When Racine Steel Castings laid off its workers in the 1990s, welder Lauro Davalos found himself better prepared than many. Long determined to give his children something he’d never had — a good education — Davalos had already started a business in downtown Racine, the Southeast Wisconsin town where he’d settled after leaving Mexico some two decades earlier.
By working two jobs for years — days at the factory, nights at his store — and investing in rental properties, Davalos succeeded in putting all five of his children through private school. One of his daughters now owns a Chicago insurance company with 60 employees, all of whom were born in America. “You need to put things down on paper that you want to accomplish,” her father once told her when she was young. He’d been drawing pictures of horses at the time. He now owns a farm with 32 Arabian horses, which he brings to “dance” every year in the town’s 4th of July parade.
This is the country of opportunity.
Davalos epitomizes the hard work that powers the American Dream for many immigrants. As a boy in rural Mexico, he’d had to leave school after the 1st grade to work on his family’s farm. At age 17 he lit out alone across the border, unsure exactly what he’d do but knowing he could achieve better in the United States.
After a circuitous route through California, Idaho, and Chicago, Davalos took root in Racine, where he landed a job as a grinder, welder and molder at Racine Steel, and met his wife. With the family growing, he and his wife used their savings to buy a tiny corner building in a gritty neighborhood downtown, selling candy and soda. A year later they added groceries, then homemade 99-cent tacos, which his wife let neighborhood children have for a quarter. Soon people across town had tasted those tacos, and by the time Racine Steel Casting closed its doors, ending Davalos’ job of more than 18 years, his rental properties and the restaurant could support the family.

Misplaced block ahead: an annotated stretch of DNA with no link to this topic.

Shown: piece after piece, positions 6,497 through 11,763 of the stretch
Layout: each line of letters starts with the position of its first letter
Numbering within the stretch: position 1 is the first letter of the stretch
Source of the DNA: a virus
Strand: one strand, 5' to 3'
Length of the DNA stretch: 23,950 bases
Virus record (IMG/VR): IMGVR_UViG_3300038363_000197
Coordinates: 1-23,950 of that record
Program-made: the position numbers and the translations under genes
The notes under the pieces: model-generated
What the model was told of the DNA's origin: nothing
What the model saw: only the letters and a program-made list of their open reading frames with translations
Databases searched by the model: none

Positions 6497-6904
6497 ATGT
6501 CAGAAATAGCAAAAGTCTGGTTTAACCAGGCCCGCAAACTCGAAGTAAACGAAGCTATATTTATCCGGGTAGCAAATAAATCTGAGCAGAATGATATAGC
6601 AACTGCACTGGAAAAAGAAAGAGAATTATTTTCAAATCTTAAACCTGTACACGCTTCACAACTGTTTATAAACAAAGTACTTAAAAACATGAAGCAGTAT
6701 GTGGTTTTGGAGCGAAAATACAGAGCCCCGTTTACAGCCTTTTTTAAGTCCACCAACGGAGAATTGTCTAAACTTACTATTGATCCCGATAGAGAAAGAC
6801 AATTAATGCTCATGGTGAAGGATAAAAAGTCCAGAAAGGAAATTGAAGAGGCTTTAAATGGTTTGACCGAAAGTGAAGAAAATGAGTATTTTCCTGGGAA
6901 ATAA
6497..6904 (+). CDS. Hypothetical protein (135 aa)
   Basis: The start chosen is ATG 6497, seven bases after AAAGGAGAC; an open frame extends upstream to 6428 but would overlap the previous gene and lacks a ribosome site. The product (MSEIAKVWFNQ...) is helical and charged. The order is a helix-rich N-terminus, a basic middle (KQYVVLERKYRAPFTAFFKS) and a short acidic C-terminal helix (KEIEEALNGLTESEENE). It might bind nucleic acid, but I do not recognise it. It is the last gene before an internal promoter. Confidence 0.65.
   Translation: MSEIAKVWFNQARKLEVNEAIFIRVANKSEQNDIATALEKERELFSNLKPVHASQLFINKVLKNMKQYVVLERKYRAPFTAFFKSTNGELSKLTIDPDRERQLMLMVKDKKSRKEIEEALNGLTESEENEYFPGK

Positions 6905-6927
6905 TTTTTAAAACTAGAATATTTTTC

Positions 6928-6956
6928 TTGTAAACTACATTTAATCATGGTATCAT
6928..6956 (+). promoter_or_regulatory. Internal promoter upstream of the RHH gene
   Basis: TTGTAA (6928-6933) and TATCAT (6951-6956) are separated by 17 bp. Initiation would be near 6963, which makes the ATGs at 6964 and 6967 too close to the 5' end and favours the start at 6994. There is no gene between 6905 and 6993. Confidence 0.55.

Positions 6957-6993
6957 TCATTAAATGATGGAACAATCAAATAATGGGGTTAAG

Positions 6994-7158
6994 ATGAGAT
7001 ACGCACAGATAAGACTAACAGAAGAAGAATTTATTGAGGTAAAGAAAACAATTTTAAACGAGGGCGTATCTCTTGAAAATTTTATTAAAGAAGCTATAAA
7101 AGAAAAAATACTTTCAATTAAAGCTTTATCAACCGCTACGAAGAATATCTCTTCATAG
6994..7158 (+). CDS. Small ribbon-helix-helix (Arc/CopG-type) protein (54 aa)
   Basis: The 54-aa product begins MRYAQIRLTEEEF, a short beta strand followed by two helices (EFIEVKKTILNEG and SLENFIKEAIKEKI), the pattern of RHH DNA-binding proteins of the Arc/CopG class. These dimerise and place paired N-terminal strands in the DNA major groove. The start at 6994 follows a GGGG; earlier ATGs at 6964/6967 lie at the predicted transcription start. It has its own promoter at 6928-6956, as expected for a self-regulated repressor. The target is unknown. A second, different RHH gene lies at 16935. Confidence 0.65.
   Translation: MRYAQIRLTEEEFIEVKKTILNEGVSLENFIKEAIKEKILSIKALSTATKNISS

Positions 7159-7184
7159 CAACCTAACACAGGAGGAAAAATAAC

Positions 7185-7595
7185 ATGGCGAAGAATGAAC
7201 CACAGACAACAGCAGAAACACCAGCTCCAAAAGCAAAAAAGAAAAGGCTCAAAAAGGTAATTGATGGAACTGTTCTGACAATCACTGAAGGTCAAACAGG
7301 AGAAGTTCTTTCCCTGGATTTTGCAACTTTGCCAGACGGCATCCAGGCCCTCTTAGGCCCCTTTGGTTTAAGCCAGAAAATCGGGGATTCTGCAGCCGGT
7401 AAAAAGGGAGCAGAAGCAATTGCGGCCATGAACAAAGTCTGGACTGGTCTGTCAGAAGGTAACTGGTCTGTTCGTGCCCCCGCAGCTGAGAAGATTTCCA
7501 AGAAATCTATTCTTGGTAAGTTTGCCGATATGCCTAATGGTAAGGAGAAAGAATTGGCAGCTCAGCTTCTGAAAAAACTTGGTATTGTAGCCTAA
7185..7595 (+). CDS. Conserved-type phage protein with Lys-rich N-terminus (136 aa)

Today that restaurant, La Tapatia, is known across the state for its flavorful ground-beef, hard-shell tacos. While still family run, the business has 10 employees, about half of whom were born in America. Davalos still works the late shift, and spends his days on his 34-acre ranch with his family and horses. It’s all possible, he says, because “this is the country of opportunity.”
“Work, work, work and save, save,” he told his children.
In an interview several years ago with a Wisconsin paper, Davalos said he knows that some people won’t understand his success. “But those are the people you have to look beyond,” he told the reporter. “They make you want to be more successful, look to the future more and work harder for what you have.”